He also believes this suffering is the reason why LaBeouf “hooked to Pio so well,” as Pio suffered immensely during his life, as is portrayed in Ferrara’s film.
“Shia in his own way, in his own personal sufferings, is going through conversion still. He’s not perfect. None of us are perfect in the way that people might expect, religious and priests [included],” Rodriguez said.
“Even if he were to fail or mess up, we shouldn’t say ‘I told you so, he was going to backslide.’ No, we should be there for him. Shia is continuously seeking to make amends… to have a real relationship with God and to be living proof that God works even with the worst of sinners.”
LaBeouf opened up about the beginning of his conversion and what attracted him to God and Catholicism in an interview in Italy eight months into his preparation for the film.
“[Y]ou start really believing that God has your back, that God is a buddy — not like this scary thing — reverent, but friendly — this idea of forever love, no matter what you do, with no judgment,” LaBeouf said.
He also shared that far from repelling him, the moral boundaries of the Catholic faith and its emphasis on the need for repentance attracted him.
“Some people say, I don’t like Catholicism because of all that guilt. But for me, I need guidance. I need direction. I always wanted a parent,” LaBeouf said. He went on to recount how when he was a child, he would “ground” himself when he was bad, telling his parents, “I’m gonna be in my room for an hour” as self-imposed punishment.
“And my parents would be like, ‘Do whatever you want, because my parents were hippies,” he continued. The Catholic faith, on the other hand, gives him a “moral compass” to help in living a “righteous life,” giving “peace and serenity” in turn.
“I come from a lot of shame. Before this, I was a very shameful, guilty guy,” LaBeouf said.
Asked to comment on the actor’s attraction to the Latin Mass, a priest known to LifeSiteNews who wishes to remain anonymous shared the following, without having been made aware of LaBeouf’s background or comments on guilt and moral guidance:
Catholicism is built on the notion of sin, guilt, redemption and absolution. Whether we like it or not, we are haunted by our sins… both the sin of Adam and our own personal sins… The guilt of the Catholic is not just that we have sinned but that we continue to still be attracted to those sins even after absolution even though we wear the dead God crucified on our necks and hang them on our walls.
We wear them because we have hope in them. Hope that we can find redemption and absolution for our sins that weigh upon us.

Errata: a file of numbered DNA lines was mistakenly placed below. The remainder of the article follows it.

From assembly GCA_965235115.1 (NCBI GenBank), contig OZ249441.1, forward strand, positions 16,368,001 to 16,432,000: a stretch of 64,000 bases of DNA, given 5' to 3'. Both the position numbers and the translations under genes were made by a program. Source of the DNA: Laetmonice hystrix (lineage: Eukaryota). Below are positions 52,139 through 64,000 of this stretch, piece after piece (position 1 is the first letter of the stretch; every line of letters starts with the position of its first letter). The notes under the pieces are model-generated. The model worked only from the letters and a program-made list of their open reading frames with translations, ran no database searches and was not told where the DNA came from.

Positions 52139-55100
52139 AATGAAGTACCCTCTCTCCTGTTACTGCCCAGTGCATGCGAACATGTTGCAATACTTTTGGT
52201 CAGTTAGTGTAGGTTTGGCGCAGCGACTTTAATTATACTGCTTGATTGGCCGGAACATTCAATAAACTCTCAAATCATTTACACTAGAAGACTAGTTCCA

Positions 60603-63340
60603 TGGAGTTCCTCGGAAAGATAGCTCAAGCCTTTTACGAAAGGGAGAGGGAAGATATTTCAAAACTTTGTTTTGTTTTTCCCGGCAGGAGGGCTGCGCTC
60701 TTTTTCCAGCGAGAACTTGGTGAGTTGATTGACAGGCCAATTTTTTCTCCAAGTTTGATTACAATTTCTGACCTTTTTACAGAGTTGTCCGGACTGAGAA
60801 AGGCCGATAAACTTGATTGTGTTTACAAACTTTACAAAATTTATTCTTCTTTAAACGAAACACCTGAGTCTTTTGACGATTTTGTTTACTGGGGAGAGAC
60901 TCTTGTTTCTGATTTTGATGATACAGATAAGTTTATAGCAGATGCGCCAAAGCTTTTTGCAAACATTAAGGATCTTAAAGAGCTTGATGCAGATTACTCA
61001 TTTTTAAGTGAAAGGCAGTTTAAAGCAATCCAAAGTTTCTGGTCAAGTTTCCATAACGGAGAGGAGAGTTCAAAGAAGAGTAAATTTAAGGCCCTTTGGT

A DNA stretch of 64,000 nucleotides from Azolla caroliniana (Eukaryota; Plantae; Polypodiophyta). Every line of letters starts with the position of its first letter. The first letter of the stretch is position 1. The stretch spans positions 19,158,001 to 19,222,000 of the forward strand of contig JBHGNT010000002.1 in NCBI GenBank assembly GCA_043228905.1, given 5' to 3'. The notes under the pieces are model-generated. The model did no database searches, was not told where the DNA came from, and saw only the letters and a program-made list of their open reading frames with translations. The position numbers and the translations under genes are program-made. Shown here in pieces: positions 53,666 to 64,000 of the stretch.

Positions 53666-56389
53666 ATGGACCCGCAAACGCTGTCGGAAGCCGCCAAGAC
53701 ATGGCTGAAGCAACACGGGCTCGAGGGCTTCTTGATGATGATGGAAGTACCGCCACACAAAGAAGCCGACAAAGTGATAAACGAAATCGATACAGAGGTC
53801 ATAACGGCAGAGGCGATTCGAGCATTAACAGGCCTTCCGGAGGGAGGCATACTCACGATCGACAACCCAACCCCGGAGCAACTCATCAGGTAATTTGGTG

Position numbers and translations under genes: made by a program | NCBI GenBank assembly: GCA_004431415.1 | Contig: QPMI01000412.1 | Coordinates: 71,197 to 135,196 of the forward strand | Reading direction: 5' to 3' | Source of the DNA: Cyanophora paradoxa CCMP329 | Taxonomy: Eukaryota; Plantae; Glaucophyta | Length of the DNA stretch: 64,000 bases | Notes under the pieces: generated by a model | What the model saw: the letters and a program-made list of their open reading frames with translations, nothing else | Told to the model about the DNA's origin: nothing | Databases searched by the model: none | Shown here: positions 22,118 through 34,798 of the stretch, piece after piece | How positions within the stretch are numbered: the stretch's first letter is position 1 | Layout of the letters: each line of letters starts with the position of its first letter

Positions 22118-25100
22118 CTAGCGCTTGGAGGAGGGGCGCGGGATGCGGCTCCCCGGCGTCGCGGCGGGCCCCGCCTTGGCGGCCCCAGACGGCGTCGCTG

All of these dark notions are at the heart of our faith. And for centuries the liturgy and rituals and art of Catholicism was an expression of these ideas.
And then Vatican II came and wiped away these dark realities of the human condition. They whitewashed everything so that we wouldn’t feel ashamed or guilty, suppressed these ideas of sin and guilt and absolution, and then from there fashioned a new liturgy.
The new liturgy and art and rituals of the church are expressions of a faith that doesn’t want to consider or be haunted by the truth of our sins. And that’s why it’s so stunted. When the art and the Mass do not come from a place of understanding sin and absolution, then it cannot give real hope. Because there is no darkness. So why need hope?
The pre-Vatican II liturgy is so profound because it’s based on those real and human ideas of sin and absolution. Pauline Kael, the famous American film critic, once said that Coppola and Scorsese were directors so good at dealing with humanity in their films because of their Roman Catholicism. When Scorsese speaks about his faith and his films, he always will reference the old ways, because his films all struggle with sins and guilt and redemption. And these ideas only exist in the old liturgy and art.
So I believe when you see Shia speak about the old Mass what you are really seeing is a sensitive soul, an artistic soul who has touched real pain and sin and guilt. And when he encountered the old liturgy… these ideas that haunted his soul made sense. He encountered a liturgy that put before his eyes his sinfulness and guilt but then gave him the pathway to absolution. The new liturgy and art fail in this.
Also, the old liturgy is set up like a play. A great drama… It is set up with its great climactic moments throughout it. Moments of ecstasy when man is confronted with transcendence. It’s like the great films. And you can feel that. The new Mass is like a cheaply made film. Because it doesn’t come from a deep and honest understanding of humanity. And Shia being an actor and a lover of film can sense that.